A new book by Sonia Shah covers the history of malaria and the way it affects people today around the world: The Fever: How Malaria Has Ruled Humankind for 500,000 Years.
I haven't got a copy yet, so I don't know why she picked 500,000 years. I'd have thought that was a fairly unlikely moment to start the story given what we know about the Neu5Gc story.
The NY Times reviewed the book today. This was scary:
Meanwhile, in many undeveloped parts of the world, the disease is just one of those things. Despite the urgency of the newest Gates-Clinton-Bono antimalarial cabal, people often consider it a minor malady, like a cold, and shrug at the West’s obsession with taming it. According to one estimate, only 20 percent of those with malaria actually seek curative treatment, and then only a third of those take the drugs as prescribed. Life-saving insecticide-treated mosquito nets, donated by the West with much fanfare, are sometimes repurposed to catch fish.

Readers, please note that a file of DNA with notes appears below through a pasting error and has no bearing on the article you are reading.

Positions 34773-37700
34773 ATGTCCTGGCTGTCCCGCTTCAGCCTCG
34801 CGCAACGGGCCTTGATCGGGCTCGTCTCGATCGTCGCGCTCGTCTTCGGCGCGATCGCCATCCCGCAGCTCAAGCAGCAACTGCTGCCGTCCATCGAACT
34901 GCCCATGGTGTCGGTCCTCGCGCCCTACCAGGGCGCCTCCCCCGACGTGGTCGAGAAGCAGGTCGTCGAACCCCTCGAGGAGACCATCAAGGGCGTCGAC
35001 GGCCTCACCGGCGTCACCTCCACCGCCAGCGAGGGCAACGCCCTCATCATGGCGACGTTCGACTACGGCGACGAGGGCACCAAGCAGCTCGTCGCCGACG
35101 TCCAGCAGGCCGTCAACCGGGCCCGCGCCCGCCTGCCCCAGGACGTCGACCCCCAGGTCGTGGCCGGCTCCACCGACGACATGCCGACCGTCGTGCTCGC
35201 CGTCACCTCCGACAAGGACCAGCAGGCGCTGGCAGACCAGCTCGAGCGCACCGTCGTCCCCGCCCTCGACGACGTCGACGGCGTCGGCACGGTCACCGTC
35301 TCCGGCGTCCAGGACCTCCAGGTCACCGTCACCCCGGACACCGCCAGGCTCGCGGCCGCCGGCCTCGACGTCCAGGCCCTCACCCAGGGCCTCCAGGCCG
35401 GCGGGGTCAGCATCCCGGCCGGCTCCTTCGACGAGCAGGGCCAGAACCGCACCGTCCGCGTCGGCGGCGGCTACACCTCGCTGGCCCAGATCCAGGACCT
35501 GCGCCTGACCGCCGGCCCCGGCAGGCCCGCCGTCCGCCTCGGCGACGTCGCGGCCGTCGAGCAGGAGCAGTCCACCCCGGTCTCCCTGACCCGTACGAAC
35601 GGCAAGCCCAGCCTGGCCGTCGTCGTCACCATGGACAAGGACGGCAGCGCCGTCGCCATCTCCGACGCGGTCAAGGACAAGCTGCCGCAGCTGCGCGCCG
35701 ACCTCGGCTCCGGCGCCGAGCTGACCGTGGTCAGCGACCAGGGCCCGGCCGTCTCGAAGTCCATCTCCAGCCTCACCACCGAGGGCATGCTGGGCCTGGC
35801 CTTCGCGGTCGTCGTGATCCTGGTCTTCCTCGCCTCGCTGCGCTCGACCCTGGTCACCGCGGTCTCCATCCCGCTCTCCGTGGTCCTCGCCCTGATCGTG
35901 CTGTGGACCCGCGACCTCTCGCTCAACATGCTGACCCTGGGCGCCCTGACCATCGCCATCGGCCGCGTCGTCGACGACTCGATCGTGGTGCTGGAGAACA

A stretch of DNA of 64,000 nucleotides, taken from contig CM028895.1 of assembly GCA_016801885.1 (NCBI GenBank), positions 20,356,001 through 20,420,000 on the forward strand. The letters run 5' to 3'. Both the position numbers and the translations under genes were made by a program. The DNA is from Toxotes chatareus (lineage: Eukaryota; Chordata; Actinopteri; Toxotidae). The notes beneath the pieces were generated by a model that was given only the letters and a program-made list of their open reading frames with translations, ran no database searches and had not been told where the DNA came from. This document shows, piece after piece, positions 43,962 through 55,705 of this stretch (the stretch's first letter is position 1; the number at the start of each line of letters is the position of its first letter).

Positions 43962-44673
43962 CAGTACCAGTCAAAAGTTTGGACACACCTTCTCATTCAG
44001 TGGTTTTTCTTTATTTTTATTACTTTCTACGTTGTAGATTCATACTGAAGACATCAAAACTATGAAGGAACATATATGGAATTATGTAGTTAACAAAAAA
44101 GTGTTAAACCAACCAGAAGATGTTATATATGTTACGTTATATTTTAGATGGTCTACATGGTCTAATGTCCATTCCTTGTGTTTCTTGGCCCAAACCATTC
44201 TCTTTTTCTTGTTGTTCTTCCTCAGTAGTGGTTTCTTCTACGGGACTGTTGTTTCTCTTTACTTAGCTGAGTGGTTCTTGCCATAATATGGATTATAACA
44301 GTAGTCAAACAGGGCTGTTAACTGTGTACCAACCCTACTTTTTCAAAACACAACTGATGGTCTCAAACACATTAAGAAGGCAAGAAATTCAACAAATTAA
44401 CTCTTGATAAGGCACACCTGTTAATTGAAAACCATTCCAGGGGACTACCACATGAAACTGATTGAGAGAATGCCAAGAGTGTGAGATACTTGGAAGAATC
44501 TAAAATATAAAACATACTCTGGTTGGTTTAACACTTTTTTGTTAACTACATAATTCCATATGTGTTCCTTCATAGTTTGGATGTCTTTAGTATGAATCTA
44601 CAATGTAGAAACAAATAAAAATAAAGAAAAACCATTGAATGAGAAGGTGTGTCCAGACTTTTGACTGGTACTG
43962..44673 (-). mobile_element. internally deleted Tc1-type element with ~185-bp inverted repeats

UPDATE (2010-07-27): A reader writes:
It's not clear in your post what you're referring to when you say "This was scary:" - the passage or the irresponsible journalism?
I've not read the malaria book either but I was annoyed to see the passage you pasted, including the line: donted nets "...are sometimes repurposed to catch fish." They are occasionally used as wedding gowns too (http://news.bbc.co.uk/2/hi/africa/4393375.stm) and probably all kinds of other things but these uses might represent maybe .01% of all nets distributed? I can just hear one of my friends saying, "Oh I'm not going to give money for bednets, those Africans just using them for fishing!"
Why not discuss the number of countries that had over 50% reduction in malaria cases over the last few years? Seems like a wasted opportunity.